Helping customers as they age
Training and awareness can be key
How many of us have witnessed a scenario like this: an elderly customer enters a bank or other business and seems just a bit confused or hesitant about why he or she is there and how to complete their intended transaction. Often, things work out, either on their own or with some gentle prompting by a perceptive employee. But that’s not always the case. As the U.S. population ages, elderly Americans are at an increasing risk of dementia and vulnerable to financial losses, abuse, or fraud.
According to a report by the Alzheimer’s Association, an estimated 5.3 million Americans have Alzheimer’s, the most prevalent type of dementia, including 11% of those age 65 or older. An estimated 14% of Americans age 71 or older have some form of dementia, although many of them are unaware because it is under diagnosed, according to the report. In Wisconsin, an estimated 110,000 people age 65 or older have Alzheimer’s, with projections of 130,000 over the next 10 years.
Studies also show that those who experience cognitive decline as they age often make poor and/or risky financial decisions. What’s worse, those who make such decisions continue to feel confident in their ability to manage their finances well.
Some of the signs that a person might have Alzheimer’s or another type of dementia include:
- Memory loss that disrupts daily life.
- Challenges in planning or solving problems.
- Difficulty completing familiar tasks such as handling money.
- Confusion with time or place.
- Trouble understanding visual images and spatial relationships.
- New problems with words in speaking or writing.
Although families are often aware of a loved one’s difficulties, they are not always in a position to step in to prevent financial losses, especially in day-to-day circumstances. In recent years, many banks and other businesses, as well as entire communities, have embraced training designated as Dementia Friendly to teach employees best practices in dealing with customers who have Alzheimer’s and other dementia.
Many of the financial problems that can occur when a person has dementia result from confusion or misplaced trust. For example, mail can pile up and become overwhelming, resulting in unpaid bills. Or the person might make contributions to charities or other organizations, thinking the solicitations they receive are actually invoices. Others are scammed by unscrupulous caregivers or others who provide services or repairs. Employees at banks and other businesses can be trained to recognize signs of potential fraud or financial abuse and step in to help the person, or contact a family member or trusted advisor.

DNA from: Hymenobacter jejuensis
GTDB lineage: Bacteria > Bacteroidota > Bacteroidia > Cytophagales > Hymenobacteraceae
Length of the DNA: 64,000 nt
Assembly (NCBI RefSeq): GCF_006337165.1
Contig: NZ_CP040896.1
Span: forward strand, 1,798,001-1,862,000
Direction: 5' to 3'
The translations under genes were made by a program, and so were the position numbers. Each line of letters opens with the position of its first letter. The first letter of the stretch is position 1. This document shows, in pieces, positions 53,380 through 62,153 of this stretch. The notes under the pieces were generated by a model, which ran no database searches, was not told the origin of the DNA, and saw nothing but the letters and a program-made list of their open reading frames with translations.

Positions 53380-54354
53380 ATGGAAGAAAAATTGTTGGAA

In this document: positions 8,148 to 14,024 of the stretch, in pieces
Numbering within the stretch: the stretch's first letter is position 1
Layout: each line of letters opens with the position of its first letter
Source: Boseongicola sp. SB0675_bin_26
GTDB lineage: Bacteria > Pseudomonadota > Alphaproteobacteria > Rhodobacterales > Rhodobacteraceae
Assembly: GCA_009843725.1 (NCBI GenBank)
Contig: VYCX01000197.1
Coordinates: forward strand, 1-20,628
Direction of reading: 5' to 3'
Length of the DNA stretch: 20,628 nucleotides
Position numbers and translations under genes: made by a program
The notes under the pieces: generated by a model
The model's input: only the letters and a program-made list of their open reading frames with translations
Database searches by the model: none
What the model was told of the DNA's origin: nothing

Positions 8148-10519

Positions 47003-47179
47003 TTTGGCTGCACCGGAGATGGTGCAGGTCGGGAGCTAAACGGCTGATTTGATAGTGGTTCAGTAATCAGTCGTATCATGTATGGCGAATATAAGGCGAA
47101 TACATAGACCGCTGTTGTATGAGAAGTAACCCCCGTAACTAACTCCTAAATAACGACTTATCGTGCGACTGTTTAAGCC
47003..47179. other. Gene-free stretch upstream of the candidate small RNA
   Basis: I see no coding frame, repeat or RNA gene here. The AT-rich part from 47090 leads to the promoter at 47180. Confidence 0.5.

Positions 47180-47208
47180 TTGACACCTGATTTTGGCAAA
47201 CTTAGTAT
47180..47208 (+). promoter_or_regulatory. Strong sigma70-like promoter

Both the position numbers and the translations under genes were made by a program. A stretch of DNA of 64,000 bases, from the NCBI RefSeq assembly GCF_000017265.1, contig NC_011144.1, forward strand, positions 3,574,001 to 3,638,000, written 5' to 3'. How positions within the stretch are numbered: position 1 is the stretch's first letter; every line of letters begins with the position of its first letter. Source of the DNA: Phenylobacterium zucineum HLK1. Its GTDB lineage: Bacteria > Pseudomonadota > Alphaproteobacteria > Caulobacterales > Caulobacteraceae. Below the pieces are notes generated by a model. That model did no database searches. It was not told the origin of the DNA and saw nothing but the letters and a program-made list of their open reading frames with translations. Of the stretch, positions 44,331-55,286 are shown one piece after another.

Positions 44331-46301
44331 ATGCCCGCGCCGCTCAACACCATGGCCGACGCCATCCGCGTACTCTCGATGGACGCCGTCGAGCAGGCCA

In Wisconsin, the Alzheimer’s and Dementia Alliance provides standards to be designated as a dementia-friendly business or organization:
- Complete Dementia Friendly Community (DFC) training for management and 50% of front-line employees.
- Designate a team leader to be liaison between their organization and the DFC task force.
- Be open to discussions regarding environment changes (e.g., lighting, signage, layout, etc.).
- Be willing to share DFC training materials with any new hires and all employees who did not attend training.
- Undergo an on-site visit/follow-up training on an annual basis to recertify its dementia-friendly status.
When a business or organization has been designated dementia friendly, they will receive signage to display.
Other recommendations to work with customers who show signs of dementia, include:
- Offer understanding and reassurance — A person with dementia might find it difficult to process information and feel confused or disoriented. Allow the person to take time to describe what he or she needs and try to put the person at ease. If needed, ask if there is someone you can call or anything you can do.
- Communicate clearly — Make eye contact and speak calmly and clearly using short, simple sentences. Do not stand too close or stand over the person when talking, and do not speak sharply or raise your voice.
- Listen carefully — Provide encouragement and ask questions if you do not fully understand. Take notes if necessary to verify what the person needs or is requesting.
- Be patient — Do not rush a person who has dementia or speak to others about them as if they were not present. Offer a quiet place to talk if they appear distracted.
More information about the Dementia Friendly Community program in Wisconsin is available from the Wisconsin Department of Health Services.
Jean Sinkule is banking center manager at the Monroe office for Wisconsin Bank & Trust, Member FDIC.
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